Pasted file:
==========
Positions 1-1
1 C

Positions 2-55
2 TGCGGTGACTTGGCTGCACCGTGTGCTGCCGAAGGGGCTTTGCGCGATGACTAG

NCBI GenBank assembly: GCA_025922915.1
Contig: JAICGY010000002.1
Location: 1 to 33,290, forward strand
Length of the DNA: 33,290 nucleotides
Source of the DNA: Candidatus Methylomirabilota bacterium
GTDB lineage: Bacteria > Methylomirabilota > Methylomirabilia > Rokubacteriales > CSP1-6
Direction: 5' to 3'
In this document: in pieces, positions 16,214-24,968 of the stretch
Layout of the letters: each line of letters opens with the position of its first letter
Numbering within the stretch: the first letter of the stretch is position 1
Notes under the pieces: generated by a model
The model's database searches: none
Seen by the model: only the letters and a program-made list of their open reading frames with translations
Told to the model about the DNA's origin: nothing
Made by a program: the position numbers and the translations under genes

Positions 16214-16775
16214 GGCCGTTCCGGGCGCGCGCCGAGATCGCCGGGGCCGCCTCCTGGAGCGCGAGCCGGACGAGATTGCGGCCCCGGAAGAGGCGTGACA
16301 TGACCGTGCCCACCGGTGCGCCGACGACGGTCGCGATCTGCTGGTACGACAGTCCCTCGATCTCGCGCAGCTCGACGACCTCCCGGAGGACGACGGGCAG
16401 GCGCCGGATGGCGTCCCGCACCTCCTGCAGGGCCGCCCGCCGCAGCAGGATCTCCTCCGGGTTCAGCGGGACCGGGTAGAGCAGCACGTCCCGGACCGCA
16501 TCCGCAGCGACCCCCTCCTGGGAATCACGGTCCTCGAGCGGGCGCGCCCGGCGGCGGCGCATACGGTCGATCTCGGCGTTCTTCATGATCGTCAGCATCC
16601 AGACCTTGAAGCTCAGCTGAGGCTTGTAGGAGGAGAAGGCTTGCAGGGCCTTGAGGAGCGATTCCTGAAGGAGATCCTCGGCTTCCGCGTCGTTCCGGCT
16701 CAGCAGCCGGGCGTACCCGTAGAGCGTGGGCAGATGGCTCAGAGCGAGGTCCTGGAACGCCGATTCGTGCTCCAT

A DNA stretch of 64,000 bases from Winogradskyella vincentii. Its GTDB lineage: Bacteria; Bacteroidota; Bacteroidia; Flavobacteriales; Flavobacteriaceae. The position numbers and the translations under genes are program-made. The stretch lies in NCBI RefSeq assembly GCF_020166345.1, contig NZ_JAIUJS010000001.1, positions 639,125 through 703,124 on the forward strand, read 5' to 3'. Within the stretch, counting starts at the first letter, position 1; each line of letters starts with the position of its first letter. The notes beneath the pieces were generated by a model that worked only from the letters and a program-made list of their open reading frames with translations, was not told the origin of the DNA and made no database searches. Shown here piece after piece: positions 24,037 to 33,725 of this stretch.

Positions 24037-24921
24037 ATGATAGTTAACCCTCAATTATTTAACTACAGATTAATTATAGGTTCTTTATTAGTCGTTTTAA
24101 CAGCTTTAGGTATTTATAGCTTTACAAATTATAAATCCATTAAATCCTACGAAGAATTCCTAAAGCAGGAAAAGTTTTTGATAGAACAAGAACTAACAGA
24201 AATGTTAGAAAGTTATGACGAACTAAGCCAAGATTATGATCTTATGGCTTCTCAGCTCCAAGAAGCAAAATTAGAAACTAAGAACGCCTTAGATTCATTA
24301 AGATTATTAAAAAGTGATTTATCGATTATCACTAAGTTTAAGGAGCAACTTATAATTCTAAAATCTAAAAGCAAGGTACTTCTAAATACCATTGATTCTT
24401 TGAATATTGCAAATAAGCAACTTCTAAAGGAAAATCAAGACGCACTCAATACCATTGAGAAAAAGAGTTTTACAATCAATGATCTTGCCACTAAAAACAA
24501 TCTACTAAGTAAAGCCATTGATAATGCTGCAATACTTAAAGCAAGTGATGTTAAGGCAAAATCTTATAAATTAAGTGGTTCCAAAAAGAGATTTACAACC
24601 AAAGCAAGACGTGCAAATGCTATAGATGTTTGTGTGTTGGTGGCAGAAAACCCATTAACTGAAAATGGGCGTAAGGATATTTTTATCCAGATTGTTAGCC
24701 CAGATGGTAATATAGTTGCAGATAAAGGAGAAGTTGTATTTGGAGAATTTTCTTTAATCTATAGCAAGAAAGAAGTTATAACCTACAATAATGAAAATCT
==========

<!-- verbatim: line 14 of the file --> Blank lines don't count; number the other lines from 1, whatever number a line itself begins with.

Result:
Numbering within the stretch: the first letter of the stretch is position 1